The next challenge for the Churches comes immediately after 18th September. For whatever the outcome of the Referendum, there will be many who will be disappointed and many who will be jubilant, and a way must be found to enable all to work together for the future of Scotland, whether that is as an independent nation or as a continuing part of the UK. And while it might be too strong to speak of the need for ‘Reconciliation,’ for Scotland is not South Africa and not Northern Ireland, with their historic and tragic and violent divisions, there will be a need to help people to relate to each other and work with each other and to bridge the divides that have grown up in this country in the past few years. And already some Scottish politicians are saying that they will be looking to the Churches to help with that.  So our job is not done when the Referendum day comes. It will be only just beginning.

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Grateful Heart

Some thoughts from Community Engagements Ruth Young (formerly Smith), the northern Community Engagement Adviser. 

Over the last 3 months I have been downsizing, from my lovely 3 bedroom family house with large-but-manageable garden that I have lovingly tended, into my new husband’s tiny one bedroom end terrace with a backyard. All my furniture has gone, apart from an armchair and a lamp, and some of my pictures; as has crockery, cutlery, pans, utensils, fridge, washing machine, bedding, towels, garden tools, more than half my books… everything, really. At least that’s how it feels. I have shed many tears, sobbed and sighed, and stamped my feet more than a few times. I have had to be reminded more than once that this is a new beginning, a new life and a new home that we are building together, and that there are more gains than losses here: love, intimacy, companionship, fun and laughter, shared responsibility for finance and household management… Let’s not forget   coming home from work to a meal already made; less housework and no ironing – my early-retired husband does all that!

And I still have my family, my friends, my work, my health – all so much more precious than ‘things’ – though I confess my newly acquired mini I-pad, given to me by my children as a wedding gift, is fast becoming indispensable! Things do have their place, of course. They just have this tendency to take more than their fair share of the bed sometimes.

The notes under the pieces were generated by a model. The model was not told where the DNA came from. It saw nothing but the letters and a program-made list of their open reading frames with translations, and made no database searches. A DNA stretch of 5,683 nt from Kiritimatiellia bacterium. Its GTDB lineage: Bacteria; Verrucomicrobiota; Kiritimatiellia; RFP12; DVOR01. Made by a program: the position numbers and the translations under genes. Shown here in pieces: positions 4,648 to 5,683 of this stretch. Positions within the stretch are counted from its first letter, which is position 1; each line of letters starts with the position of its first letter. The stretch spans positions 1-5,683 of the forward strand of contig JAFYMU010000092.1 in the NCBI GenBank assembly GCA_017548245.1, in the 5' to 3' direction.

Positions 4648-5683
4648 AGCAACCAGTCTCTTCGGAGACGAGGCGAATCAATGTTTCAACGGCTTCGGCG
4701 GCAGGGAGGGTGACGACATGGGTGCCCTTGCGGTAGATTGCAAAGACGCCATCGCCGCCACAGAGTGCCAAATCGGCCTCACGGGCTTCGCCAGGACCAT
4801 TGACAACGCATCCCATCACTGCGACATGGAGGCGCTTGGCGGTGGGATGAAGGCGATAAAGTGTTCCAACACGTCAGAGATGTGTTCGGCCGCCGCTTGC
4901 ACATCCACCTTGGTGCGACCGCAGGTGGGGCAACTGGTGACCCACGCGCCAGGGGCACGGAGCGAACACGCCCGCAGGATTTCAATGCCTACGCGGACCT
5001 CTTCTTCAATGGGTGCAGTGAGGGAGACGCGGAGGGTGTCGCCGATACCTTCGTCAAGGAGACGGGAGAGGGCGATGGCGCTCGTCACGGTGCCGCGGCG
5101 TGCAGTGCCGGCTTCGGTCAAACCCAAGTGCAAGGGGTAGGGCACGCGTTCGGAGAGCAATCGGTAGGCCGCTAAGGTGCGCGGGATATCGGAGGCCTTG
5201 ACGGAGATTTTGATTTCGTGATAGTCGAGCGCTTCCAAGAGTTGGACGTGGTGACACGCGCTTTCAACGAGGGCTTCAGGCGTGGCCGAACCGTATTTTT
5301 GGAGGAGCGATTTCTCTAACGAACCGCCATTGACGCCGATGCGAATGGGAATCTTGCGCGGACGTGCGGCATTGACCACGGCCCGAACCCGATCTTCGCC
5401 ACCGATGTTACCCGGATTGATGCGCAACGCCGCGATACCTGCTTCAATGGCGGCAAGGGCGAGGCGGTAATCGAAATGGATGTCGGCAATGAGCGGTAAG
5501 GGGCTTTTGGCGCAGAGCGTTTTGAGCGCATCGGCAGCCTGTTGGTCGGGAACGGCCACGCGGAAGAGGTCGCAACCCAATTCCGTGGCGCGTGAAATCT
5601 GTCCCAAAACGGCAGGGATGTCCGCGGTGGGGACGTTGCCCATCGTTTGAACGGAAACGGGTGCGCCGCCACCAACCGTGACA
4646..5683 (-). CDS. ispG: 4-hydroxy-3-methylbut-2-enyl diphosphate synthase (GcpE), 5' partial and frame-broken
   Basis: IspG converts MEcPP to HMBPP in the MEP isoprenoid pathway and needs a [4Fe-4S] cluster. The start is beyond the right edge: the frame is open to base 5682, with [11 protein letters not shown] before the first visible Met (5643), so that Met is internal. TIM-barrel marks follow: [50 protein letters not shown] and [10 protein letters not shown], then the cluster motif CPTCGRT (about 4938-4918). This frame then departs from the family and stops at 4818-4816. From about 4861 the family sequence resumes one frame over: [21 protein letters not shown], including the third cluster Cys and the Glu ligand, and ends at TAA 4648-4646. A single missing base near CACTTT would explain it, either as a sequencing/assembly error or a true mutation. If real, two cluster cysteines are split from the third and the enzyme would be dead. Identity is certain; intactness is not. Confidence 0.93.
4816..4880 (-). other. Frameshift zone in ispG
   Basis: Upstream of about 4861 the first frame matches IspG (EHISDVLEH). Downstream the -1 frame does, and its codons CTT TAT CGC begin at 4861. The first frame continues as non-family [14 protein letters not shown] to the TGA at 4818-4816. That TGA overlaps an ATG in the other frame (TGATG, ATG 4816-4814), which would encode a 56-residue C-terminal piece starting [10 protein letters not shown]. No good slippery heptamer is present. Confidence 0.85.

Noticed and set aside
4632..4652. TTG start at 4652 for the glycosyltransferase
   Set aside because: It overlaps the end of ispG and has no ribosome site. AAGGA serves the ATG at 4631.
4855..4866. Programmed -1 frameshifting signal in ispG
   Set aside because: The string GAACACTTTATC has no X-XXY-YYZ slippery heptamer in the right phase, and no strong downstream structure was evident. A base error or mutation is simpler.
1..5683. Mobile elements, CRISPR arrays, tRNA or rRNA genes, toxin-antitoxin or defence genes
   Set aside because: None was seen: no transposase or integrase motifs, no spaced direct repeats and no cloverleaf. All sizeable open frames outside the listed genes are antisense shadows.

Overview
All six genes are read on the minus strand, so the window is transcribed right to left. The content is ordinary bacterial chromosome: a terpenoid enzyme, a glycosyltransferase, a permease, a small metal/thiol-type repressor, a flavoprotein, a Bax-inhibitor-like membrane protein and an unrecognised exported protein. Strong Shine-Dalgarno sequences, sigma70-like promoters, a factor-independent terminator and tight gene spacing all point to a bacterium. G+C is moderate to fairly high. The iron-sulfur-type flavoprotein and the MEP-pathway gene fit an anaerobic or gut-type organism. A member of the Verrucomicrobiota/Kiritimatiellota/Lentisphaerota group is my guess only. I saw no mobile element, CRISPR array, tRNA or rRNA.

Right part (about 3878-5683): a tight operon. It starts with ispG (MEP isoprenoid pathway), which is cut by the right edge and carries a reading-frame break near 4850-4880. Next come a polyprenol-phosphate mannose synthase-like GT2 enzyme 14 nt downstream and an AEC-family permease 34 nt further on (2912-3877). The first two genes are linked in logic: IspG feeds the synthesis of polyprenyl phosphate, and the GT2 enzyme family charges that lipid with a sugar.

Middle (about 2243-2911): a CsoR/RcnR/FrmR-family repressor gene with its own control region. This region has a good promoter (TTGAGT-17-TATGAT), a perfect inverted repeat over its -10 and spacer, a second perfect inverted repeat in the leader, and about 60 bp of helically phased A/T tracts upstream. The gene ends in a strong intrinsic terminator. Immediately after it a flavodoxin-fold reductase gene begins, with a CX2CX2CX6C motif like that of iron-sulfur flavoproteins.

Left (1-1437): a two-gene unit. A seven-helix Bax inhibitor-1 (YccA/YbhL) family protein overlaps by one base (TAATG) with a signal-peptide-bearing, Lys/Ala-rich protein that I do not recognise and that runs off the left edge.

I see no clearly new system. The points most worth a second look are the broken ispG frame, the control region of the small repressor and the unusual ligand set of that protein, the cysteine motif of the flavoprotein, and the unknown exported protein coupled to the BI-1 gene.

In my sadder moments, I have consciously tried to bring to mind others who have given up their homes. I have found myself pondering in a deeper way on the plight of those whose homes are torn away from them, their communities destroyed, by terrorism, war and disaster. Whilst I have been gradually working through my possessions and choosing what to give up and where to give it, we have witnessed from afar Syria, Iraq, Gaza, Ukraine; now ebola in West Africa; and the early hints of famine in South Sudan. We might see the pictures but we can never imagine the reality; and we are never likely to experience it ourselves, thank God.

At home, of course, we are not immune entirely from the fallout of these disasters. A small minority of refugees make it here, seeking asylum. And what do we do? Treat them like criminals: place them in refugees centres run by private prison services, only slightly less inhumane than the camps they have escaped from; refuse them benefits – and the opportunity to work and pay taxes; deny them good healthcare, education and recreation; withdraw any access to legal representation; hide them from public view. And their trauma continues whilst we debate the shortcomings of our immigration system.

We live in one of the richest nations of the world, yet all around us, amongst our fellow citizens, there is fast-increasing dependency on foodbanks and pay day loans, rising child poverty and malnutrition, fuel poverty, destitution and homelessness… and a government and society which largely point the finger of blame and turn a blind eye to the most vulnerable victims of unjust and uncaring systems and structures.

Despite my recent ‘losses’ I have so much: a home, however small; health and strength; a good job with great colleagues; wonderful friends and a loving stable family. I see my children regularly on that new I-pad! I can visit them whenever I like by driving my nice car down well maintained motorways. I’m learning how to garden in pots and containers – we’ve had a crop of broad beans and some strawberries and blueberries; and the runner bean plants are full of red-flower-potential. I’m sharing my life with a wise, wonderful and loving husband. What more could I ask?

That God will daily give me a humble and grateful heart for all his blessings to me.

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Can you be a friend in 1,000?

Dementia is a rising challenge. By 2021, over a million British people will have dementia; people in your neighbourhood, your church, maybe in your family. Dementia is a condition which impairs people’s ability to think, remember and make choices, often leaving them confused, anxious and vulnerable.

This year’s Greenbelt will see a record-breaking response. Livability is aiming to train 1,000 people to become Dementia Friends. This government-backed scheme to teaches the basics about dementia – what it is, what can be done, and how to be a friend to those who have it.

Will you give us an hour? We’ll give you important information that you can take back home to your family, your street, your church.

We’ll be running the workshop every day at 7:30pm in The Table. Can you be a friend in 1,000?